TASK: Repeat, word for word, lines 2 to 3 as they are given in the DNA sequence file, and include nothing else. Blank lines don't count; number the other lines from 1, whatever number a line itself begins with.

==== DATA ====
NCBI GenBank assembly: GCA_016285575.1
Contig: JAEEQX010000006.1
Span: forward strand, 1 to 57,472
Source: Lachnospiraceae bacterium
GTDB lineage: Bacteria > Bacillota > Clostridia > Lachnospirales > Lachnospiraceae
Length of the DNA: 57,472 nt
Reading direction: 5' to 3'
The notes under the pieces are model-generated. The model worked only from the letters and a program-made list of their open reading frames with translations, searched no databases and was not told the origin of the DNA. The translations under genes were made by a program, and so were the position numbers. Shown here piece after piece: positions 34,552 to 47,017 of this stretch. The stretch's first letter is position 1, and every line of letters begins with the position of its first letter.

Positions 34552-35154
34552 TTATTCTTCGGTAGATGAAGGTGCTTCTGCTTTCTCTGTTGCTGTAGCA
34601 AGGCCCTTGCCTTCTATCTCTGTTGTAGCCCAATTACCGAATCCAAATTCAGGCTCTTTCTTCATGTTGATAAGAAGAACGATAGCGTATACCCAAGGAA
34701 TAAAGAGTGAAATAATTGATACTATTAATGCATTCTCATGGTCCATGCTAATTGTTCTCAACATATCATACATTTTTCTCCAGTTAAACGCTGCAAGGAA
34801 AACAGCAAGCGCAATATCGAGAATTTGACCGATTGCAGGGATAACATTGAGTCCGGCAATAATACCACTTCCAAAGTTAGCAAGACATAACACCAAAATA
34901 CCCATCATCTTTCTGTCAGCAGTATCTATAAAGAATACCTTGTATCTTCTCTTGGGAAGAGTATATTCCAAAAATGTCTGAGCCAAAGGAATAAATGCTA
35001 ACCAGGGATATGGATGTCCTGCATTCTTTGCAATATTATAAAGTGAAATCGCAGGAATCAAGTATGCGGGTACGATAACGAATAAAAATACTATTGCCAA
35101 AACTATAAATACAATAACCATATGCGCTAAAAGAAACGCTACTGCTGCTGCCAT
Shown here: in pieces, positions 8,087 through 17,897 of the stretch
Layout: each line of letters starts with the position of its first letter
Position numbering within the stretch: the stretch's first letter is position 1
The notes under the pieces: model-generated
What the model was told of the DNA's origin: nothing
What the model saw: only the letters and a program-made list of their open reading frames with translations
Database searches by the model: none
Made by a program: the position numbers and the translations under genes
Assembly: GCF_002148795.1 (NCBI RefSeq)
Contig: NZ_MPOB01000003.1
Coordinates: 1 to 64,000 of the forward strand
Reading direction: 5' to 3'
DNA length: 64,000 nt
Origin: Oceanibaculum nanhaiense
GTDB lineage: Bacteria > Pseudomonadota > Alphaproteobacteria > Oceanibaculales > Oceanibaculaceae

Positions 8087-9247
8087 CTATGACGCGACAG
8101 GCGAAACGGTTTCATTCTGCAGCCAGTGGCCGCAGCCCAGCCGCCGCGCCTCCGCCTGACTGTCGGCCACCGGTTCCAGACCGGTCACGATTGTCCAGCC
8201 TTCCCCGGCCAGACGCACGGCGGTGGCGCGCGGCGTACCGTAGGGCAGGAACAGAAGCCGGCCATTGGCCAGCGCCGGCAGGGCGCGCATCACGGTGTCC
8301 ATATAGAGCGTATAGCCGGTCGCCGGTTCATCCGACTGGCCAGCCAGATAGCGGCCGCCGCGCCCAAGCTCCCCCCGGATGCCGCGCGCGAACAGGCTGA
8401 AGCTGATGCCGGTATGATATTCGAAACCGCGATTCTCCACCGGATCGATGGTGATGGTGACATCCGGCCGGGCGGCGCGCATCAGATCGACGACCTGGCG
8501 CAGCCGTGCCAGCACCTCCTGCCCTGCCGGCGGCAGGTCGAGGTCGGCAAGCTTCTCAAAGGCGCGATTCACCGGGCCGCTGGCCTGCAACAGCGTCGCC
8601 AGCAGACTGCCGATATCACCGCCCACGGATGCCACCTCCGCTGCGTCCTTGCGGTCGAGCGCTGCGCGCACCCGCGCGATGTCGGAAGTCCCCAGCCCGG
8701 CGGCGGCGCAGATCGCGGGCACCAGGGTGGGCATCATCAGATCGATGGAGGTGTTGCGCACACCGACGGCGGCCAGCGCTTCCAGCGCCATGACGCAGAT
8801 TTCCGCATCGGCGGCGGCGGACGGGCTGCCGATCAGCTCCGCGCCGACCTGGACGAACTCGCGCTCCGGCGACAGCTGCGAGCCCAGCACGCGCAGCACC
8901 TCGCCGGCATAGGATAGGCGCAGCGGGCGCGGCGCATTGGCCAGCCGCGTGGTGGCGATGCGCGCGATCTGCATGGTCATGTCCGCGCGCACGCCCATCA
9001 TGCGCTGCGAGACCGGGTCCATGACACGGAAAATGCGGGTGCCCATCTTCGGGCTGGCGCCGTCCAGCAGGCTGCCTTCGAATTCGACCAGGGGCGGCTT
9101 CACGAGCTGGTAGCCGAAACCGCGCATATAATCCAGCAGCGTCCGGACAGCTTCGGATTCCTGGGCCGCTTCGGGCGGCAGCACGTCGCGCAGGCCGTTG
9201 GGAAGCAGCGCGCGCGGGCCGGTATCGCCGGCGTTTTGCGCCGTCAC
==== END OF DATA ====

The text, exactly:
Contig: JAEEQX010000006.1
Span: forward strand, 1 to 57,472